A clubby feel at T.I.’s Scales 925

Scales 925

30 Ivan Allen Jr. Blvd., Atlanta

0 of 4 stars

There’s a speakeasy vibe at Scales 925, which is a funny thing to say about a restaurant that looms so large over Ivan Allen Jr. Boulevard. (It’s in the old French American Brasserie space.)

A shadowy retreat, this joint is not. The scrolling metalwork in the entry, the towering gold velvet banquettes, the sparkling black underbelly of a twirling staircase and the many, many chandeliers — you can see all this glitter from a distance.

And, yet, Scales feels like a secret. Despite its grandeur, the feel here is cozy, chill and, most of all, clubby. Of course, as with all celebrity-backed restaurants, that ease is electrified by the possibility of a Sighting.

The celeb in this case is rapper T.I. That’s his birthday and zodiac sign in the restaurant’s name. His police mug shot, along with those of Jay Z, the Rev. Martin Luther King Jr. and a half-dozen others, hangs in a collage over the bar, superimposed with the quote, “Sometimes things have to go wrong in order to go right.”

During my two visits to Scales, these were the only subtle signals of T.I.’s influence. And, no, he wasn’t there.

What I did find was an excellent soundtrack — vintage jazz standards at dinner, mellow soul at lunch — that made me want to stay awhile, sunk into one of the clamshell booths that face the dining room. They’re the sort of tufted display cases for which the term “holding court” was invented. (It’s no surprise that Scales plans to offer club memberships later this year, affording paying VIPS a private entrance and storage for their personal booze and cigar stashes.)

Maybe this loungey sensibility explains Scales’ very slow, scattered service.

But I can’t think of an excuse for its pretty terrible food.

Scales 925’s cuisine feels like the delightfully over-the-top décor gone sour. (Though sour really isn’t the right term, since the primary problem with our food was an excess of sugar.) The dishes are architectural — meatloaf molded into a muffin, a parade of oysters on a foot-long plate, shrimp and grits puddled in the basin of what looks like an enormous spoon.

But the quality rarely lives up to the fanfare with which the food is served.

I found myself looking for the flavors described on the menu and coming up empty. I searched for just a hint of peachiness in the peach-glazed salmon, the essence of sweet potato in the sweet potato waffle, the aroma of basil in the fried green tomato caprese salad. But those ingredients were too scant to taste and they were further drowned out by sugar.

Way too much sugar.

We all know a dash of the white stuff is one of Southern food’s wonderful little secrets. But the sugar should do its flavor-spiking work in the background. If you can taste the sweetness in collard greens, for instance, the chef has gone too far.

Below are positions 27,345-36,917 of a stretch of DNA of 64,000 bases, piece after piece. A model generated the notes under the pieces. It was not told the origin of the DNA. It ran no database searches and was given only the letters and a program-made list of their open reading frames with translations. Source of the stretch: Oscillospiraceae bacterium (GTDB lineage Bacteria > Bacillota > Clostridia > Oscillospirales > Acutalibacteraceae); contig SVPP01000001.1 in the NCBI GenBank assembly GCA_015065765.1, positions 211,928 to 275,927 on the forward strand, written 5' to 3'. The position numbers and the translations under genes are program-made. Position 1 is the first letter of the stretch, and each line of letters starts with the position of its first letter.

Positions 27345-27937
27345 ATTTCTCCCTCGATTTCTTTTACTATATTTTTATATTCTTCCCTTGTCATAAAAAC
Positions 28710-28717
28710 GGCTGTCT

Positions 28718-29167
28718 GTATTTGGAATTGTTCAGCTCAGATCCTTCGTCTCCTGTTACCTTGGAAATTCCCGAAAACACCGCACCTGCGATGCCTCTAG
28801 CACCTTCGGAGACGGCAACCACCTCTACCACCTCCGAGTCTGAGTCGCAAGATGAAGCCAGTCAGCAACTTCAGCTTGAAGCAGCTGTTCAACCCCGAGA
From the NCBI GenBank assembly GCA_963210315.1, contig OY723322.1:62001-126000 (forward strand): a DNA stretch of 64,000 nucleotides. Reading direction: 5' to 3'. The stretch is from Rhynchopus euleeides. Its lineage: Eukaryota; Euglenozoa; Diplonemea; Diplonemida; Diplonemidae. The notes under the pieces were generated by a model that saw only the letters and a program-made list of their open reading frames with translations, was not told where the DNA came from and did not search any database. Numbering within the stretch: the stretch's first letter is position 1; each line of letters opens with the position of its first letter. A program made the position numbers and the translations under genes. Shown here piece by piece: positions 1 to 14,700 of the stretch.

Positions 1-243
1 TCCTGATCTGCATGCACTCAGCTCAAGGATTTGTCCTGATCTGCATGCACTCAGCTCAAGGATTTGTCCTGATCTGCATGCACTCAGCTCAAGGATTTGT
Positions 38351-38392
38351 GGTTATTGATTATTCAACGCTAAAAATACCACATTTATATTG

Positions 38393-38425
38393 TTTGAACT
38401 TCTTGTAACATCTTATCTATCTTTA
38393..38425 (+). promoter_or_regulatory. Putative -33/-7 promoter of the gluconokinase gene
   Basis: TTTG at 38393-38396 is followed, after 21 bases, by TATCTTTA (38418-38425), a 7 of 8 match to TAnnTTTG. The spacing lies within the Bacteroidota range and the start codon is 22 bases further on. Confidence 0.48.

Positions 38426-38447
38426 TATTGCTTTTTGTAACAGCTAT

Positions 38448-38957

And, oh, you can taste it in Scales’ collards. It’s a double shame, because this side was otherwise lovely. The greens were well-cooked, with a hint of crunch, and they were also, hallelujah, spicy in a sea of blandness. So, the oversweet aftertaste was heartbreaking, especially when my mouth was already coated by the cloying mashed sweet potatoes that accompanied our apple-glazed pork chop, and creamed corn that seemed to make up for sparse corn kernels by sugaring up the abundant cream.

So, there was the oversweet (add to this category the syrupy balsamic reduction on our watermelon-feta salad). And there was the oversimplified, such as mac-and-cheese that was little more than noodles topped with a pancake of melted cheddar, and a cobbler of canned peaches so soft and slimy they were practically indistinguishable from the tasteless pale syrup in which they swam.

Desperate, I found myself grasping at whatever well-seasoned straws Scales offered.

One of these was the shrimp and grits. Forget that the shrimp were a touch overcooked and the grits so richly buttered it was hard to eat more than a few bites. In the zippy, silky sauce, at last, there was flavor that struck more than one mediocre note, that lit up on the tongue.

There also were blue-cheese-strewn fried oysters that, while a touch mushy, were fresh and seasoned — at least, if you avoided their accompanying buffalo sauce, which tasted like nothing more than Tabasco gummed up, then watered down.

The large banana pudding, though chalky in some parts and runny in others, was a little bit irresistible, if only for its strong flavor of actual banana. Don’t scoff that such things should be taken for granted — the lemonade we ordered with lunch (which, by the way, arrived long after our appetizers) was clearly made from powdered mix.

For every passable dish like the shrimp and oysters, there was a stinker. The pork chop that came with those over-sweet sweet potatoes was thin, gamy and leached of any porky flavor by overcooking. The molded meatloaf was grainy and tasted like nothing more than its garnish of bitter barbecue sauce. And the salmon had a fishiness that was almost highlighted by its tasteless sauce, rather than masked by it.

“Sometimes things have to go wrong in order to go right.” On the wall, that’s a beautiful work of art, one that adds to the appeal of a great place to hang with a glass of champagne or cognac. But, on the plate, this restaurant has a long way to go to go right.

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